Q: It’s officially fall, that time of year when I replenish my makeup kit, throw out the old eyeshadows, liners and pencils, and shop for brand spankin’ new stuff! I’ve heard that mineral makeup is the way to go if I want to avoid toxic chemicals but I’m not sure which brand to choose — so many say natural on the label, and then when I turn it around to look at the ingredients, I still can’t pronounce the names of half the things on there! How do I know which ones are really good for me?

A: The truth about mineral makeup is not as pretty as it may make you look. Mineral makeup has been all the rage the past few years and that’s because makeup that comes from natural minerals rather than chemicals has become the “greener” choice. Some folks are concerned, though, that the mineral makeup revolution is simply a byproduct of smart marketing, and that mineral makeup is not all it’s cracked up to be. Still, others tout the enormous benefits of using mineral makeup, particularly for women with sensitive skin. So which is it?

On some level, mineral makeup is indeed more natural than other makeup. Many brands of mineral makeup are hypoallergenic, and don’t contain irritating fragrances or dyes. If you look at the ingredient list of a mineral bronzer and that of a regular brand, for example, chances are the mineral bronzer will have a much shorter list. But still, there are mineral makeup brands that do contain those harmful additives, and unlike food and drugs, beauty product labeling is not regulated. This means that a brand’s label claim of being "all-natural" or "pure" can often be misleading. The only way to tell for sure what you’re getting is to look carefully at the ingredient list and know what to look for. The general rule is that the fewer ingredients, the better. But it is also important to know which ingredients are potentially more harmful than others.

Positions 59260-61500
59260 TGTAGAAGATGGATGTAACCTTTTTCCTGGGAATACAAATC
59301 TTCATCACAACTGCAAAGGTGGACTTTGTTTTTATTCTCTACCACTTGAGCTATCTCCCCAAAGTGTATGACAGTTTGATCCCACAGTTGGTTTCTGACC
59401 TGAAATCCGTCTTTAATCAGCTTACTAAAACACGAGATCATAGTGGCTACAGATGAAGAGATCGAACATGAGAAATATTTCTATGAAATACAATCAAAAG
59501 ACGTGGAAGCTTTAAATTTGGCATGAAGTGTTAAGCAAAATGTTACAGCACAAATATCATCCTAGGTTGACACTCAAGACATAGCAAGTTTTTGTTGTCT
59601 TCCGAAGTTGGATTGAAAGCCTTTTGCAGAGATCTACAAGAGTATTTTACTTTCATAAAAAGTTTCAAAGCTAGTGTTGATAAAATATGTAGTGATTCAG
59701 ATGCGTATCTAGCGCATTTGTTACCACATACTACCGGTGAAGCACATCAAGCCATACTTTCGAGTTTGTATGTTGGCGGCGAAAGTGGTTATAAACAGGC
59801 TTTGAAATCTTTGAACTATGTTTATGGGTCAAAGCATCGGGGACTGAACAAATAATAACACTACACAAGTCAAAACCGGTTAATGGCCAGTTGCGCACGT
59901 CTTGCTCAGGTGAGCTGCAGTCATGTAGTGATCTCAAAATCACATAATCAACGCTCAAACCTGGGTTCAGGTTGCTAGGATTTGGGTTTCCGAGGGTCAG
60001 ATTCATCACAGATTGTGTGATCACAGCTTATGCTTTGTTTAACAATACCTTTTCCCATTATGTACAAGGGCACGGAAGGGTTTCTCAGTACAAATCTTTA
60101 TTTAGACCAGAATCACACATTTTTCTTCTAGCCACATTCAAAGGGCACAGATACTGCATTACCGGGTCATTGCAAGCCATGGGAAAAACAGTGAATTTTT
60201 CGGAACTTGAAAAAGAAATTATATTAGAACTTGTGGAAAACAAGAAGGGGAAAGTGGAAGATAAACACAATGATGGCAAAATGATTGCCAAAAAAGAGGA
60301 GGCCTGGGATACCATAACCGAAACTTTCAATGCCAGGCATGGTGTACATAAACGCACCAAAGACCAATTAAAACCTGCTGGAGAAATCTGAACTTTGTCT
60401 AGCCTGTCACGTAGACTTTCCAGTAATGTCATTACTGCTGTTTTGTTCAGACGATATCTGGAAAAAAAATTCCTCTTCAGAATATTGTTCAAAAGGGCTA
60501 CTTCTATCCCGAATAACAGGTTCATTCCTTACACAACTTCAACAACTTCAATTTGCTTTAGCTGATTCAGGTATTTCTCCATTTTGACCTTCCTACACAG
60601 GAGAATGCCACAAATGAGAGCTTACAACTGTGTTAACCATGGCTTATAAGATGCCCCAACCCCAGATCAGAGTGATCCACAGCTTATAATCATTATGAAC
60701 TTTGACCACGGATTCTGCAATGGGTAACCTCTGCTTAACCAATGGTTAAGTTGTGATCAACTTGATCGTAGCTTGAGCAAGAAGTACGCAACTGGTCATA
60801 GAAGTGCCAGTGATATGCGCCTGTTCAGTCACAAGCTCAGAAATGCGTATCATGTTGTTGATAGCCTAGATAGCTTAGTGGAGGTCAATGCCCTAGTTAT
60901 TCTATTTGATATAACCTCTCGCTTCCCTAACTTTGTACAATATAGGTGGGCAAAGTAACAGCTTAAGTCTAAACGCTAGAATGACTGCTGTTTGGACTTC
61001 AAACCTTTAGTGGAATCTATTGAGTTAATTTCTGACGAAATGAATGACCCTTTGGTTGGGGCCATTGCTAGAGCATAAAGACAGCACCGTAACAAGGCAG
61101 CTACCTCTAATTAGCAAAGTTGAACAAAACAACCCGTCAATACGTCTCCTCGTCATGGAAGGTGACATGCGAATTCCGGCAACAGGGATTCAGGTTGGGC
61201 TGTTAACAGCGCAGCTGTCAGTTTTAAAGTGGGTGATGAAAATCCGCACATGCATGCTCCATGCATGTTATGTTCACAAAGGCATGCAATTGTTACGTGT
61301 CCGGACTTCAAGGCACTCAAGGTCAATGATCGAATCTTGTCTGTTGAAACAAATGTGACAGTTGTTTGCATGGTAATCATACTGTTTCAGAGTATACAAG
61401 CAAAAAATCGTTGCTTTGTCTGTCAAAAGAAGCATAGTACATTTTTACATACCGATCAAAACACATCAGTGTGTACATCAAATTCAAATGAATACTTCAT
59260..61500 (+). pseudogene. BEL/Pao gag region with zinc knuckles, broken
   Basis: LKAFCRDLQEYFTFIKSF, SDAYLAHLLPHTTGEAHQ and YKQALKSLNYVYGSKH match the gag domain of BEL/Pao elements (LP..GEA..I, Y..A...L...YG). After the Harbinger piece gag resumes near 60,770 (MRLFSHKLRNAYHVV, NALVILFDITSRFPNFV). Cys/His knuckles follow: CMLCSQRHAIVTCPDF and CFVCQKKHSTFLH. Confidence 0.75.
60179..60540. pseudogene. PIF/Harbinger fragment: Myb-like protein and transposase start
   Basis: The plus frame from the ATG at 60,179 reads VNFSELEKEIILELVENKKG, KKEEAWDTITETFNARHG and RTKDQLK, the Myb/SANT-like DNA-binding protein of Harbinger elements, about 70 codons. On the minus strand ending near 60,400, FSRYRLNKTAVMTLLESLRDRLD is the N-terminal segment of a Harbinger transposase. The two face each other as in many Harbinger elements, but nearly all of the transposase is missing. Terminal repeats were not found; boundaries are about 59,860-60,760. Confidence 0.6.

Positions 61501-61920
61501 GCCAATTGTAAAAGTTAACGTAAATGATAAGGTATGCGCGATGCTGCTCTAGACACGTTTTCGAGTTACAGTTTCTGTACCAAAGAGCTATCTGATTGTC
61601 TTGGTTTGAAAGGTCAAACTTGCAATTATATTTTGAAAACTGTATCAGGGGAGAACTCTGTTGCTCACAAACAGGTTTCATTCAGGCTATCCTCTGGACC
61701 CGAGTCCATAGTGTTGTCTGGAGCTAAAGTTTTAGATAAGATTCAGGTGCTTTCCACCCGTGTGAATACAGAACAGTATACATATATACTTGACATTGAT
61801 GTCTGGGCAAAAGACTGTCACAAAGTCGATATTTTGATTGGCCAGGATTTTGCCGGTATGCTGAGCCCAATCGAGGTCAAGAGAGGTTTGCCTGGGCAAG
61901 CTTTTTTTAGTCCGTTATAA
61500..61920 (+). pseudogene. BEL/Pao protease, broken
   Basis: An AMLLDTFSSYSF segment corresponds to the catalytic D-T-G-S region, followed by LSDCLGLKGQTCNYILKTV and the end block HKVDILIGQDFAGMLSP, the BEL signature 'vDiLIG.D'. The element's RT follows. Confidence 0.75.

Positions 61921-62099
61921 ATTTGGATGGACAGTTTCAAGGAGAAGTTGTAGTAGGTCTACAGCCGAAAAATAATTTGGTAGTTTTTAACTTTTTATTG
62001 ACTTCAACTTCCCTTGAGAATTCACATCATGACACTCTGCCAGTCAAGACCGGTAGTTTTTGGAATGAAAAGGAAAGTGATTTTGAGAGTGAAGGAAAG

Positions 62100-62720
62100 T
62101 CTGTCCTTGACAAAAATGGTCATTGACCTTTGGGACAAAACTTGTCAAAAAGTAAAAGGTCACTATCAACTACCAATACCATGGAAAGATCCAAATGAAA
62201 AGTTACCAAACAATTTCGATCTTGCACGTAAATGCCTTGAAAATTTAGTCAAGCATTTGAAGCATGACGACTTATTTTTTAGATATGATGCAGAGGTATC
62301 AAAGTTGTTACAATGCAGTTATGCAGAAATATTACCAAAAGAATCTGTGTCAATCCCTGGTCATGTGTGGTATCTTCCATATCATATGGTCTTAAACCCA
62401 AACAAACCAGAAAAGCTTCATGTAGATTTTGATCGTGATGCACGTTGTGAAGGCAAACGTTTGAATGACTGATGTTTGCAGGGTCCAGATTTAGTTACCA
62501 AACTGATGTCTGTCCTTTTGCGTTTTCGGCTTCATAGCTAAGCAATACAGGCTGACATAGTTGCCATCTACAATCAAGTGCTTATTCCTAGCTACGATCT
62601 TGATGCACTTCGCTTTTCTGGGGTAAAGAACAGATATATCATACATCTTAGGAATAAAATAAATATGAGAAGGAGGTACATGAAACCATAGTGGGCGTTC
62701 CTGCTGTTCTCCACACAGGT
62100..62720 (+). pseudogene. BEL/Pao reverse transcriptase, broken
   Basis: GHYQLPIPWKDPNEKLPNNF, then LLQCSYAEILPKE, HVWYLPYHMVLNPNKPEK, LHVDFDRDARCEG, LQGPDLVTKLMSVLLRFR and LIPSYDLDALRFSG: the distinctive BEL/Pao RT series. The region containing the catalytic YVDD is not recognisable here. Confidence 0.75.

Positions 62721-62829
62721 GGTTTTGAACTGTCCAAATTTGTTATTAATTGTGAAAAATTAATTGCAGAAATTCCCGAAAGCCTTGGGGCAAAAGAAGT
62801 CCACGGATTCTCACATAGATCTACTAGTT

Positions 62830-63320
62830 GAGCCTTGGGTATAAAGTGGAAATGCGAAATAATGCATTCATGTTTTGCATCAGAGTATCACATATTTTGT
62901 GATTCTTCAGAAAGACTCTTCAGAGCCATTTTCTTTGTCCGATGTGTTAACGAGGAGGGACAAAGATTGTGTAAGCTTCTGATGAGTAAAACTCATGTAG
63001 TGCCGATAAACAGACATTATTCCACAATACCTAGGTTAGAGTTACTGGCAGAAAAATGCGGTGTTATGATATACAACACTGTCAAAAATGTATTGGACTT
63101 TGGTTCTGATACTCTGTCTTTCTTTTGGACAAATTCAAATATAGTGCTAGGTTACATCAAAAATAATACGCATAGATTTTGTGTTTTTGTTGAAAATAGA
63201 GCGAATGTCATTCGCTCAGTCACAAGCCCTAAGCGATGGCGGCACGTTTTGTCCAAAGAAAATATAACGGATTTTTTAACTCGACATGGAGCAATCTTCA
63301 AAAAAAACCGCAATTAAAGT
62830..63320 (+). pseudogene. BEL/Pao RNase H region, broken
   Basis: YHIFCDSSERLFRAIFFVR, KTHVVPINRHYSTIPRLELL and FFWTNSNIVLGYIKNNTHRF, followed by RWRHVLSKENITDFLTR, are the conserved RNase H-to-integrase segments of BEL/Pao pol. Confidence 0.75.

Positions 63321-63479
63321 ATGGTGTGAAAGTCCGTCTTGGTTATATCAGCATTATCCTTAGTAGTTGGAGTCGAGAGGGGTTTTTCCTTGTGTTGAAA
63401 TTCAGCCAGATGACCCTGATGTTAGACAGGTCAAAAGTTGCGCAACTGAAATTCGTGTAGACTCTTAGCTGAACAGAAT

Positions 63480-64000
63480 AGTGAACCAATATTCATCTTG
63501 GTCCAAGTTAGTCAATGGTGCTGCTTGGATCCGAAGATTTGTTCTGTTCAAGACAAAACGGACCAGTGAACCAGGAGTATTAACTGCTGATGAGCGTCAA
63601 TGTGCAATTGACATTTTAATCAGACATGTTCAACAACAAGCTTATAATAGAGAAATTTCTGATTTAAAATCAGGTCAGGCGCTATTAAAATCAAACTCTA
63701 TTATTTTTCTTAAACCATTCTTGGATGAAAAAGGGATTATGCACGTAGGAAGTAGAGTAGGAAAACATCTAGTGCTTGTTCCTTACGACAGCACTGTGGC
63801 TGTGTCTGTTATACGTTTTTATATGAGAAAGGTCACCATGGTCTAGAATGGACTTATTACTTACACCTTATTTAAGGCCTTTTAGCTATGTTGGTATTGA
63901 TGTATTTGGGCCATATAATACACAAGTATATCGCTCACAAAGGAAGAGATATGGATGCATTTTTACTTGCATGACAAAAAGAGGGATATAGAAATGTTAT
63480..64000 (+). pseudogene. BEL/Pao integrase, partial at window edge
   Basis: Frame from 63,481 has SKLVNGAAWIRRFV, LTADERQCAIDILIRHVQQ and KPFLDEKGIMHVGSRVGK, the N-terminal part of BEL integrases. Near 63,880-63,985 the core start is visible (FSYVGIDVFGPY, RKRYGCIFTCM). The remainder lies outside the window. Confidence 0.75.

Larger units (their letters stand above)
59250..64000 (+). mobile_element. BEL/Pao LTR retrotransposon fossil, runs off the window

One ingredient often used in mineral makeup is bismuth oxychloride. Bismuth oxychloride is a metal derivative of the natural mineral bismuth. It’s often added to makeup to give it shimmer, but has become controversial as of late because it can irritate the skin and cause rashes or even acne.

Another potential problem with mineral makeup? Fine minerals such as talc and mica. Even though these minerals are naturally occurring, their particles are so fine that they can be easily inhaled into your lungs during application. Says Dr. Oz — (Oprah’s medical guru, for those of you who have been living under a rock), it's better to apply makeup such as this with a window open nearby.

Still, many mineral makeup brands are truly natural and better for you and have gone the necessary lengths to eliminate known irritants such as parabens, fragrances and dyes from their makeup lines, as well as the ones mentioned above. One good example is Coastal Classic Creations, which refreshingly details all the ingredients for each of its products on its website.

Your best bet for finding makeup brands with the least offending ingredients? The Environmental Working Group’s Cosmetics Database, which lists all the ingredients of virtually every product on the market, and rates each product for safety as well.

Or you could go au naturel without any makeup at all. Hey, if Hoda and Kathie Lee could pull it off, then you sure as heck can too!

— Chanie

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What are the pros and cons of mineral makeup?
Mineral makeup that comes from natural minerals rather than chemicals has become the “greener” choice. Some folks are concerned, though, that the mineral ma